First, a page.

By Robert Harry, Director of College Counseling
“As each has received a gift, employ it for one another, as good stewards of God’s varied grace.” — 1 Peter 4:10
With the overabundance of talented applicants applying for admission to colleges and universities across the country, common parlance within admission offices centers around the gifts, talents, and abilities a student can bring to enrich a campus community.
The Class of 2021 has shown itself to possess a wide variety of impressive capabilities, but it is their capacity to share their unique gifts which has made them stand out above the rest. In particular, Lucas George, Laurelle Maubert, and Nash Peña have earned significant merit scholarships that reward not only academic achievement, but also recognize their unparalleled sense of duty, depth of compassion, and outstanding leadership within their communities. Like the rest of their class, these students embody our mission to develop leaders for good in the world.
In earning the Reserve Officers’ Training Corps (ROTC) Scholarship to Davidson College, Lucas George is committed to serving his country, and servant leadership is at the core of Lucas’ extracurricular activities. Having been a talented athlete in football, wrestling, and baseball in addition to tutoring students in mathematics, guiding prospective families around campus, or leading a team to raise money for Cumberland Valley Breast Cancer Awareness, Lucas believes that true leaders put the needs of others ahead of themselves. A proud liberal arts thinker, Lucas is excited to join the vibrant Davidson community, and to spend time with his older brother Joe George ’18, who will be a senior at Davidson next year.
Colleges and universities are continually searching for students who can channel passion into actionable results, and there is no better example of this than in Laurelle Maubert. Laurelle was awarded the prestigious Morehead-Cain Scholarship, and is excited to join her fellow scholars at the University of North Carolina at Chapel Hill in the fall. Though she capably led our Model UN Club, captained our Dance Team, and wrote for the school newspaper (among many other extracurriculars), she found her work coordinating policy efforts and lobbying elected officials in Annapolis as part of March for Our Lives Maryland to be the most impactful activity for her. Laurelle is looking forward to civic collaboration as part of the Morehead-Cain program this summer, in which she will exercise her talents in achieving consensus through determination and a positive attitude, two characteristics she values deeply.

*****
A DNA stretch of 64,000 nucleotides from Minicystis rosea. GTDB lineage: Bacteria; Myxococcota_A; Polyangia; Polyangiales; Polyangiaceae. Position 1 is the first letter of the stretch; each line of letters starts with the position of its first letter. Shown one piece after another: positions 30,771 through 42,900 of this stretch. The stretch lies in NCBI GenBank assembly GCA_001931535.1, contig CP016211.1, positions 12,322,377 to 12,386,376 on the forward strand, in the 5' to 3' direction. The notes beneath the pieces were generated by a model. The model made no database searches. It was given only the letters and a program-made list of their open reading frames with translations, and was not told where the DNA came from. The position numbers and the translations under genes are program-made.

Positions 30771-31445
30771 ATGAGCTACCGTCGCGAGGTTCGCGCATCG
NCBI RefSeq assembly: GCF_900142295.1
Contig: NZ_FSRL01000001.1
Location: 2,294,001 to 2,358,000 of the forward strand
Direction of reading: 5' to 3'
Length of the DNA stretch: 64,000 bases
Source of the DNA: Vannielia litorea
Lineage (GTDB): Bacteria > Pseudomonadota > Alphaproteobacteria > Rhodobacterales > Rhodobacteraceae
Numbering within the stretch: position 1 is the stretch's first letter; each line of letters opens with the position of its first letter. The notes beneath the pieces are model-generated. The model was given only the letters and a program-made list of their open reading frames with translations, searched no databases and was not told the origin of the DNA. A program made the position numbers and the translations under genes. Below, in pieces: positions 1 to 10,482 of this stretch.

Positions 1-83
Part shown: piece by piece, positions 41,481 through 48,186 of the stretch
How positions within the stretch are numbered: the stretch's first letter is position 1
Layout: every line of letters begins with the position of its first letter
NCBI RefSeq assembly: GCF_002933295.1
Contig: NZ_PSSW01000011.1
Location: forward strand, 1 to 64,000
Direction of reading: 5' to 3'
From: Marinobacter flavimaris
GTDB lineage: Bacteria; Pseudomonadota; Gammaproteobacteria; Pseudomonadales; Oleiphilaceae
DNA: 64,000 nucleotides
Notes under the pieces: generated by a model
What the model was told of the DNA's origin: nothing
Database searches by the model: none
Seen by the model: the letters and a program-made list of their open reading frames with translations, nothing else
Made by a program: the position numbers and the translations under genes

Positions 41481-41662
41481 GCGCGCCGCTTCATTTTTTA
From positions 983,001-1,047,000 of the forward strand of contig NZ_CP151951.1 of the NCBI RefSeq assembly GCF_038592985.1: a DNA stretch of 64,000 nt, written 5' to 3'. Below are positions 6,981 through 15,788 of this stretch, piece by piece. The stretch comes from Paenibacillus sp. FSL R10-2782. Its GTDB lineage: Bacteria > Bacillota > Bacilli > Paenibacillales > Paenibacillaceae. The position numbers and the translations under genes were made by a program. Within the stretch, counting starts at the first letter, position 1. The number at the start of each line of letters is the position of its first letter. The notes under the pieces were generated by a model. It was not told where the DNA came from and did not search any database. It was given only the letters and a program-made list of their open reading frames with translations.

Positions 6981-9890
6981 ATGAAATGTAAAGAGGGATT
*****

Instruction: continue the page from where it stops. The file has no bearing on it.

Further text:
Building a shared sense of community has become a key component within such a diverse environment as that of Saint James School. As one of the founding members of our Diversity Committee, part of our equity and inclusion efforts, Nash celebrates the unique narratives of others, and this is central to his selection as a Coronat Scholar at Syracuse University. On our campus, it was in the Mummers' Society that Nash recognized the power of storytelling, and learned the value of empathy, and how an actor, thinker, or leader can use this to create works of art or champion the cause of the underserved or overlooked.
Saint James provides numerous opportunities to learn beyond the classroom and develop these intangible skills that are prized on college campuses and much need in the world now more than ever. Whether contemplating one’s faith in morning Chapel, laser cutting in our MIT-certified FAB Lab, practicing an instrument in the Pohanka Fine Arts Center, or being able to shake the hand of a competitor on the athletic field, our students are empowered to choose the way they want to make an impact in the lives of others.
Thus, courage, resilience, and engagement are not empty platitudes at Saint James, but rather characteristics shown as examples through our Episcopal heritage, our intellectual pursuits, and our God-given talents. May these students and the Class of 2021 continue to share their gifts with the world in the years ahead.